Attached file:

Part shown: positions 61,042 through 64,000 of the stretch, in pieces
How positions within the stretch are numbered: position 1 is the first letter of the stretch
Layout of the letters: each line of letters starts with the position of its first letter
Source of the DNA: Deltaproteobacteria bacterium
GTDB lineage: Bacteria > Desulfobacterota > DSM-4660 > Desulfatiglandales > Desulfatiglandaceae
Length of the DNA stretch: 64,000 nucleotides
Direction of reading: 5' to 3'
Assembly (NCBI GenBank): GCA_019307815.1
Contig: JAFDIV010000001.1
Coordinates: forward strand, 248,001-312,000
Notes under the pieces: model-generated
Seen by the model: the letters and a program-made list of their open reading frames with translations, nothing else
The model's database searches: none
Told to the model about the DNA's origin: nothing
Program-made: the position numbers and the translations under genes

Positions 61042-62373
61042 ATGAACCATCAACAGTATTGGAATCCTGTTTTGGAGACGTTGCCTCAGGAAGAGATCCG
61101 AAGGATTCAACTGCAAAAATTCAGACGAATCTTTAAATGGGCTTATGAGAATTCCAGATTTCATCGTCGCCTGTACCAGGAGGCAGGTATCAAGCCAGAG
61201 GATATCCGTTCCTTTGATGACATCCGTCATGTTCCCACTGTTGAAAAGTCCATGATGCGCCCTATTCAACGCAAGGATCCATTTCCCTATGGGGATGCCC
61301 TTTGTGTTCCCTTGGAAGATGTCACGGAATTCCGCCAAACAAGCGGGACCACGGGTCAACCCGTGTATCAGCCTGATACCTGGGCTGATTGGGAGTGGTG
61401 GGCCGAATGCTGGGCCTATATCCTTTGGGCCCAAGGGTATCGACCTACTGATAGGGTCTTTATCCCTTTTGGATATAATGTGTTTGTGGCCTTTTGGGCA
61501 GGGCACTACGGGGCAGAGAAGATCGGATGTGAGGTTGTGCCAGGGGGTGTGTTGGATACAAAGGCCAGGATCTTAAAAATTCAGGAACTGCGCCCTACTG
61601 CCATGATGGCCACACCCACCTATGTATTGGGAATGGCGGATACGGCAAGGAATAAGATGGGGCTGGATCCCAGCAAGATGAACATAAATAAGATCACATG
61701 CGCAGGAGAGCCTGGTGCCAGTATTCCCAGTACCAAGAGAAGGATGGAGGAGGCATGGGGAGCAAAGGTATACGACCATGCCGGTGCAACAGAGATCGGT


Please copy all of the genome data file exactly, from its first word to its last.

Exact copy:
Part shown: positions 61,042 through 64,000 of the stretch, in pieces
How positions within the stretch are numbered: position 1 is the first letter of the stretch
Layout of the letters: each line of letters starts with the position of its first letter
Source of the DNA: Deltaproteobacteria bacterium
GTDB lineage: Bacteria > Desulfobacterota > DSM-4660 > Desulfatiglandales > Desulfatiglandaceae
Length of the DNA stretch: 64,000 nucleotides
Direction of reading: 5' to 3'
Assembly (NCBI GenBank): GCA_019307815.1
Contig: JAFDIV010000001.1
Coordinates: forward strand, 248,001-312,000
Notes under the pieces: model-generated
Seen by the model: the letters and a program-made list of their open reading frames with translations, nothing else
The model's database searches: none
Told to the model about the DNA's origin: nothing
Program-made: the position numbers and the translations under genes

Positions 61042-62373
61042 ATGAACCATCAACAGTATTGGAATCCTGTTTTGGAGACGTTGCCTCAGGAAGAGATCCG
61101 AAGGATTCAACTGCAAAAATTCAGACGAATCTTTAAATGGGCTTATGAGAATTCCAGATTTCATCGTCGCCTGTACCAGGAGGCAGGTATCAAGCCAGAG
61201 GATATCCGTTCCTTTGATGACATCCGTCATGTTCCCACTGTTGAAAAGTCCATGATGCGCCCTATTCAACGCAAGGATCCATTTCCCTATGGGGATGCCC
61301 TTTGTGTTCCCTTGGAAGATGTCACGGAATTCCGCCAAACAAGCGGGACCACGGGTCAACCCGTGTATCAGCCTGATACCTGGGCTGATTGGGAGTGGTG
61401 GGCCGAATGCTGGGCCTATATCCTTTGGGCCCAAGGGTATCGACCTACTGATAGGGTCTTTATCCCTTTTGGATATAATGTGTTTGTGGCCTTTTGGGCA
61501 GGGCACTACGGGGCAGAGAAGATCGGATGTGAGGTTGTGCCAGGGGGTGTGTTGGATACAAAGGCCAGGATCTTAAAAATTCAGGAACTGCGCCCTACTG
61601 CCATGATGGCCACACCCACCTATGTATTGGGAATGGCGGATACGGCAAGGAATAAGATGGGGCTGGATCCCAGCAAGATGAACATAAATAAGATCACATG
61701 CGCAGGAGAGCCTGGTGCCAGTATTCCCAGTACCAAGAGAAGGATGGAGGAGGCATGGGGAGCAAAGGTATACGACCATGCCGGTGCAACAGAGATCGGT